Diane Tey (snake)
Mandarin student. Born in the U.S. Raised in the U.S. and Malaysia. Six months in China.
Chinese roots: My mother is of Kejia descent and my father is of Fujian descent.
What role did that play into your decision to come to China? Not much. How do you feel you are generally received by locals? It takes a while for the Chinese people to realize that I'm not actually Chinese. Actually, most of them figure out I'm not from Chengdu because I don't speak Sichuanese, but they typically can't guess that I'm from the States. There was one time I told a taxi driver that I'm from the States, and he responded, "But your hair is black!"
How does your family feel about your being here? My parents' natural[ly] worry [about] me, but that's normal.
What does "Chinese" mean to you? Being practical, where words have very little meaning and lying helps you get what you want.
Matthew Liu (dog)
Coffee-shop manager. Born and raised in the U.S. Two-and-a-half years in China.
Chinese roots: My dad is from the Heilongjiang area, but grew up in Taiwan and then went to Japan. My mom is Cantonese, but was born and raised in Japan.
How did this tie into your decision to live in China? I figured that if I were to move to another country, I should start where I'm at least a little bit familiar with the language.
What expectations did you have? I knew that people were rude; that living in a big city would involve pollution; and that people would judge others by their outside, but reality has dwindled my expectations!
How do you feel you are received by locals? I definitely do not receive the "celebrity" treatment. I get treated worse. Locals don't look at me when giving directions whereas I see foreign-looking people getting tremendous help; I have to sign into almost every complex I enter [while] dealing with foreign-looking people takes too much energy; my Chinese will always be "poor" whereas a foreign-looking person has great Chinese saying only two words.
How does your family feel about your being here? They like the idea that I'm here, but also would like me closer to home. I think it is normal for family to want you closer to them.
What does "Chinese" mean to you? If I'm in China, it refers to a national[ity]. If I'm in America, it refers to ethnicity. Only in America is one supposedly considered an American based on birthplace or documentation [rather than] physical features and/or ethnic background.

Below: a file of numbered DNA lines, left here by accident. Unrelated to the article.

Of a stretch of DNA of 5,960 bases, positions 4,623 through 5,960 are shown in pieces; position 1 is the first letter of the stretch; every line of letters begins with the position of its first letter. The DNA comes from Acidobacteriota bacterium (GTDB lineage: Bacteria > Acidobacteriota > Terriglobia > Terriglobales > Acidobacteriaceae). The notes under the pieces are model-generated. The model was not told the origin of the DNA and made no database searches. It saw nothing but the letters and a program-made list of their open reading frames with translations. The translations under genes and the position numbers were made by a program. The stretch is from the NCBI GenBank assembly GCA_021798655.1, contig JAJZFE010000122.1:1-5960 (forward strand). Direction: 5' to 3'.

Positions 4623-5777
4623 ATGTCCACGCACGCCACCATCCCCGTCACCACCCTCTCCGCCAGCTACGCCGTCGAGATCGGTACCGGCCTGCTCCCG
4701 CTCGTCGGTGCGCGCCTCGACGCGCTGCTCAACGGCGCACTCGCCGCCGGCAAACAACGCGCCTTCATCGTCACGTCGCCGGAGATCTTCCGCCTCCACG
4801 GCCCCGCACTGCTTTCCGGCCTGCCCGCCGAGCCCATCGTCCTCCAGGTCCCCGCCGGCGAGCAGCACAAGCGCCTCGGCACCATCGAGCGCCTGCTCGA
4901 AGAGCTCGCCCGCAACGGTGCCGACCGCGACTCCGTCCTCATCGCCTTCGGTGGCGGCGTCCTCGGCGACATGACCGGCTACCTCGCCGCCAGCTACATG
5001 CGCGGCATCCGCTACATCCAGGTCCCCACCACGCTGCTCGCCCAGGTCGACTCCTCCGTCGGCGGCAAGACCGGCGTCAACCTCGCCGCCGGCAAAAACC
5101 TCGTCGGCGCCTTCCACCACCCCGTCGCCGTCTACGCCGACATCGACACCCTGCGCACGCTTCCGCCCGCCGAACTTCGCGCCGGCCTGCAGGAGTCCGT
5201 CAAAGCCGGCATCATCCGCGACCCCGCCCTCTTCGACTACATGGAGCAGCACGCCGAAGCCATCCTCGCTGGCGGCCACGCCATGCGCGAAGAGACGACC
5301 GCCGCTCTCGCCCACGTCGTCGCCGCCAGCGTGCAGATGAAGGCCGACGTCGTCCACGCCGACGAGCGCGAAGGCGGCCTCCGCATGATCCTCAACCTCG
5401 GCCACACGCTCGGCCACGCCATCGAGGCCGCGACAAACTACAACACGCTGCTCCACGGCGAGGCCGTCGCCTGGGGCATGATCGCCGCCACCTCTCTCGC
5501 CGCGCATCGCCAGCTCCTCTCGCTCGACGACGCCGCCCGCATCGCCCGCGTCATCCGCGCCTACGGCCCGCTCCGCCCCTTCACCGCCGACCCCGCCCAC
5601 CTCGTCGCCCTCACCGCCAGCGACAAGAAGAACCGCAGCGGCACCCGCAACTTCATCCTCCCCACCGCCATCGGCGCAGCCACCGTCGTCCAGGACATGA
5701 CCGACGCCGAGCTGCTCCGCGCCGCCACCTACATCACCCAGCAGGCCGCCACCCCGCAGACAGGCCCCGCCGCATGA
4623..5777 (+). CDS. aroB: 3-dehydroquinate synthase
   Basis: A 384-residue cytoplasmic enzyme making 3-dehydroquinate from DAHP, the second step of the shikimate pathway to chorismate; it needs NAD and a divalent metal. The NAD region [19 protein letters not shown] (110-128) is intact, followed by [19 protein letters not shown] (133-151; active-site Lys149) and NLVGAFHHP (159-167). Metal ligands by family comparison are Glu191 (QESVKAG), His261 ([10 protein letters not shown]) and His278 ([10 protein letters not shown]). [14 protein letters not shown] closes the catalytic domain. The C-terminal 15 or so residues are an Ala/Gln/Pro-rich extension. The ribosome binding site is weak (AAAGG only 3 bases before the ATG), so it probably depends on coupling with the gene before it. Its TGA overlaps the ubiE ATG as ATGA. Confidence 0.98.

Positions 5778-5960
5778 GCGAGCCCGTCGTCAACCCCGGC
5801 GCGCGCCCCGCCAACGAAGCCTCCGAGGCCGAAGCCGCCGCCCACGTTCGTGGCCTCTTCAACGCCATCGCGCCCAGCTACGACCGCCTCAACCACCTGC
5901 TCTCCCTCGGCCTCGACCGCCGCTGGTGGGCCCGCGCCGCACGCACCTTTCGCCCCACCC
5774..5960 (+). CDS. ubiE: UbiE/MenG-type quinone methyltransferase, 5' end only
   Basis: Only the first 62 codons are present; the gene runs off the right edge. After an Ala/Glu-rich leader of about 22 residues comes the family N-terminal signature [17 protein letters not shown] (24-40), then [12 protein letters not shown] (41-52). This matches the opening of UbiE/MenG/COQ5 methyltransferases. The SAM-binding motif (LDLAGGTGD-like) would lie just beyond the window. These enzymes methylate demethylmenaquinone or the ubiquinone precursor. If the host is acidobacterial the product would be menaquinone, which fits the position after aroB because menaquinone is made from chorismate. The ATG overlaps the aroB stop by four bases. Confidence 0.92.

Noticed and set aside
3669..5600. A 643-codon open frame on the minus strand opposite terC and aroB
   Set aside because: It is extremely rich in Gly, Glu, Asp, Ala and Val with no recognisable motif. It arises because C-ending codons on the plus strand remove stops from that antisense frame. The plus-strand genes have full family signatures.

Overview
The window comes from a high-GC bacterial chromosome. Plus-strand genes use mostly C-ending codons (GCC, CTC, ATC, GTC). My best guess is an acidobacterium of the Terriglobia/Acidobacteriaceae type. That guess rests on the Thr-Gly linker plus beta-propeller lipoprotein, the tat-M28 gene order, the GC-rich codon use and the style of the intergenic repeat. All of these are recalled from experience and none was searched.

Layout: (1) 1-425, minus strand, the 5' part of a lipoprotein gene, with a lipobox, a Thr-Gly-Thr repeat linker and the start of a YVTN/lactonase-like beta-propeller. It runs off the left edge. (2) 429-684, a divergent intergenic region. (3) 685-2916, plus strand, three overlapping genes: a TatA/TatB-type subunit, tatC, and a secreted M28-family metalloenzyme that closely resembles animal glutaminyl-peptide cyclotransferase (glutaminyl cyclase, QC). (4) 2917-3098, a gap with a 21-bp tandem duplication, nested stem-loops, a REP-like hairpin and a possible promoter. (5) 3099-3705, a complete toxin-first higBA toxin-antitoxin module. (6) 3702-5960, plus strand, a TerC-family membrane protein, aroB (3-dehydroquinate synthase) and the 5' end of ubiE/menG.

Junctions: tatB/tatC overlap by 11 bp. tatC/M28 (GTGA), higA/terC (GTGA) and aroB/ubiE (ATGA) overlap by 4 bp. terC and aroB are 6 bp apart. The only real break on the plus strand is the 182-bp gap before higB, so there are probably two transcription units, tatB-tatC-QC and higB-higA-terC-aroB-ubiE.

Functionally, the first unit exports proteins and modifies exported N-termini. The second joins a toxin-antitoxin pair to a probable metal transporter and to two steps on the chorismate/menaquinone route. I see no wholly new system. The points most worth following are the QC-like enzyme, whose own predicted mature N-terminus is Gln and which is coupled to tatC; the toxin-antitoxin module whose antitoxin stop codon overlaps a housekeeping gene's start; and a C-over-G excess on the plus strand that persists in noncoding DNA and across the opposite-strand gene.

Wah-Ming Chang (tiger)
Author and editor. Born and raised in the U.S. Traveling in China.
What are your ties to China, and why did you come? My dad's story: He'd run away when he was 12, in 1943, from Nanchong, in Sichuan, to Taiwan, and ended up in New York. He reunited with his remaining family after a 40-year separation. This was my first visit to China. I'm constantly surprised that I'm Chinese, that this vast country's history lives in my genes, and so I've always wanted to visit, especially as my dad's family is here and I'm writing a novel based in China.
How were you received by locals? I gathered [that] I was a curiosity for being Chinese American. The locals all said to me, "You've come home to your lao jia" and "Hey, your Chinese isn't half bad." I find both statements very special on a personal level, especially from cabbies, who took good care of me. And even though my understanding of Chinese is pretty basic, people responded to my curiosity as well with history lessons and personal stories and lectures about pride and family. ... I admit I didn't know what to refuse or to accept whenever something was offered, whether another glass of milk or a paid-for hotel room, but the manner of hospitality, as well as its consistency, was fascinating.
How does your family react to your being here? My mother and siblings, who are left-brained, don't quite understand my interest in China, family, or in the Three Gorges. My father, who's a dreamer like me, was more accommodating.